In our recent case, this former foundation patient who is grateful for the care he was offered long ago by Dr. Salyer and his colleagues—and who profoundly believes in the international work of the foundation aimed at bringing normal lives to needy children with very challenging craniofacial abnormalities—is very generously doing what he can to ensure that our work continues far into the future.
We are honored, we are deeply grateful, and look forward to sharing more with you soon about this remarkable individual and his determination to help kids everywhere.
We also invite you to carefully consider what will become of your own estate following your death, and whether it might make sense for you to ensure that some or all of it goes toward helping the very neediest children in the world. If you determine that a legacy gift to the WorldCF is right for you, it’s one that will be deeply meaningful to you now and always, and it will offer extraordinary help children yet unborn who would otherwise lead tragically limited lives.
We deeply appreciate your support now, and far into the future as well!
Four-year-old orphan Freshta prior to her successful recent surgery in North Carolina
Healing Children’s Faces in 2017
Each year, the WorldCF aids hundreds of children and their families by supporting centers in many parts of the world where they receive life-transforming surgeries, and by assisting families with travel, lodging, and other expenses. Less directly but at least as importantly, our work educating and training new generations of craniofacial surgeons around the globe means that hundreds of surgeons now can perform the incredibly complex head and face surgeries that once only a few surgeons could.
Six-year-old Tajikistan patient Maftuma prior to her
successful surgery in Moscow
For pioneer craniofacial surgeons like Dr. Salyer, ensuring that a new generation of surgeons is fully equipped with the knowledge and tools they need to provide truly excellent care is every bit as important as offering an individual patient a transformed face and a renewed life. In the pages of this newsletter, we often share with you the stories of a few very special patients with whom we cannot help but fall in love as we work to dramatically improve their lives.
But they are only a small fraction of the hundreds of children whose lives we help transform because you care and because you support the work we do. On behalf of these very special patients we’ve introduced to you this year—and the hundreds of other patients who we get to know less well, yet whose lives we touch because of your amazing generosity, we offer our deepest thanks this holiday season, and we ask you to continue to give as generously as you possibly can!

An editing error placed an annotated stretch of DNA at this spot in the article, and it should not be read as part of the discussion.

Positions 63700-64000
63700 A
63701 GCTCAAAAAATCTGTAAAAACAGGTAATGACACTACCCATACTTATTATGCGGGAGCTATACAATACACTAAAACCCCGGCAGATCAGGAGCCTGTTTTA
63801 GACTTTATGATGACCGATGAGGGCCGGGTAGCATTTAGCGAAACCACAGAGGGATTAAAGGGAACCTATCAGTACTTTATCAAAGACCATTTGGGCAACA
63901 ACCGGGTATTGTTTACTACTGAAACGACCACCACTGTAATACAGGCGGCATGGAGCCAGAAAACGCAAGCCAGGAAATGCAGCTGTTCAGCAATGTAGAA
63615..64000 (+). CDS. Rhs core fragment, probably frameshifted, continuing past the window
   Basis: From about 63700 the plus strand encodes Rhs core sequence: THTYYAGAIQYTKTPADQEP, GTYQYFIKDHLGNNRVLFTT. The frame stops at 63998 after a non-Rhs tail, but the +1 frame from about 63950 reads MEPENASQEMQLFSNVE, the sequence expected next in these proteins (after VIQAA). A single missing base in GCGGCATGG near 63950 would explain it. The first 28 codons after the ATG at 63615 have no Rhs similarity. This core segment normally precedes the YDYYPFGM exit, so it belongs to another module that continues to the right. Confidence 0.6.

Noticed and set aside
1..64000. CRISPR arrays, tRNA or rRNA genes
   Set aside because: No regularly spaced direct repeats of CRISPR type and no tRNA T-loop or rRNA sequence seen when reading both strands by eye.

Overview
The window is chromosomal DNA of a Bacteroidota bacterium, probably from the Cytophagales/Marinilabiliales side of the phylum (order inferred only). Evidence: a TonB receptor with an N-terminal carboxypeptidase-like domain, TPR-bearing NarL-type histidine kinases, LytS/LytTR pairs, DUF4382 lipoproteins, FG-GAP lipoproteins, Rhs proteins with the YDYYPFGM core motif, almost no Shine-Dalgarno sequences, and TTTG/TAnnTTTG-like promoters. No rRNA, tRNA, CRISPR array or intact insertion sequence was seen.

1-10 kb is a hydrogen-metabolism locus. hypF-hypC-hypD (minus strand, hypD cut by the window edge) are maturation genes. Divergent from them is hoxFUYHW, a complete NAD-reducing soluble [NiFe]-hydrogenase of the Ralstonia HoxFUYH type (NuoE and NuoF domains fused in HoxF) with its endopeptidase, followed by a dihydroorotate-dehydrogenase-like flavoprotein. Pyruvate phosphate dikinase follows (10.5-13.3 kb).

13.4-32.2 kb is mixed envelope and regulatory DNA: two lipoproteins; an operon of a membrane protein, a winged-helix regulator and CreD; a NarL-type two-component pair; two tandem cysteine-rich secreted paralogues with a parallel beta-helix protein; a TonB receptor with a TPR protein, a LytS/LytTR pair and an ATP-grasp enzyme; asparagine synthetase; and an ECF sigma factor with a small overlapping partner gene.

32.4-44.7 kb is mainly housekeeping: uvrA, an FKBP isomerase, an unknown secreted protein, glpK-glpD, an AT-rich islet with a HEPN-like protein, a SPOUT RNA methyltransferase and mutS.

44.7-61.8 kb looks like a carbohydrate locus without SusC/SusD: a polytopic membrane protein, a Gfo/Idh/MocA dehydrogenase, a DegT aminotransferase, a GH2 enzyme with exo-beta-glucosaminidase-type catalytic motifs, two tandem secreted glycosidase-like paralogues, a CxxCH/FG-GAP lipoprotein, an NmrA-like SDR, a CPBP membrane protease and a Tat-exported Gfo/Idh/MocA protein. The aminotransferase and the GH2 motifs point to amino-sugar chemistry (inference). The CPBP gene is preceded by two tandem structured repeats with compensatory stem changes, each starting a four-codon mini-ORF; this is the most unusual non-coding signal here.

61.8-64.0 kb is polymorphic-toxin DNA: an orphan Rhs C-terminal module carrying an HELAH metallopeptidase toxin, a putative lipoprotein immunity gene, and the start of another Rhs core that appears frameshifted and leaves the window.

Somto prior to his successful surgery in Cape Town
Chinese orphan Wei Er, prior to her upcoming surgery in Seattle
Please Open Your Hearts and Give Life This Holiday Season
In June of this year, four-year-old Somto traveled with his mother Nancy from their home in Nigeria to Cape Town, South Africa, where WorldCF colleague Dr. Frank Graewe and his team performed lifesaving surgery on the young sufferer of Crouzon’s Syndrome, a genetic disorder that prevents a child’s head from growing normally and often results in bulging eyes and an array of vision problems caused by shallow eye sockets. In Somto’s case, his airway had become severely constricted as well, and he would almost certainly have died without surgery.
But Somto is thriving as 2017 comes to a close. The external distraction device that his parents give a micro-adjustment several times a week is reshaping his skull just as his WorldCF-affiliated medical team anticipated. Somto is well on his way to appearing—and being—utterly normal in every way, and that’s reason to rejoice this holiday season.
Yet only days ago, the WorldCF began the often-lengthy process of helping a desperately needy year-and-a-half-year-old Venezuelan boy named Lucas, who was born with a severe facial cleft and a frontal tumor known an encephalocele. Lucas will require complex surgeries in order to live a healthy and normal life, and the process will be long and enormously expensive.
Just as you helped give Somto both life and a meaningful future during this past year, please do everything you can in this beautiful season of giving and caring to ensure that Lucas survives, and that he grows normally and confidently makes the most of his life.
Somto and Lucas—a boy whose life you have transformed and one whose life is currently imperiled—are emblematic of the reasons why this work is so vitally important and meaningful to us. Every child deserves the best life he or she can have—and you make possible wonderful lives for these precious children.
Thank you for everything you have done this year and in the past. And thank you in advance for helping us make miracles happen in 2018!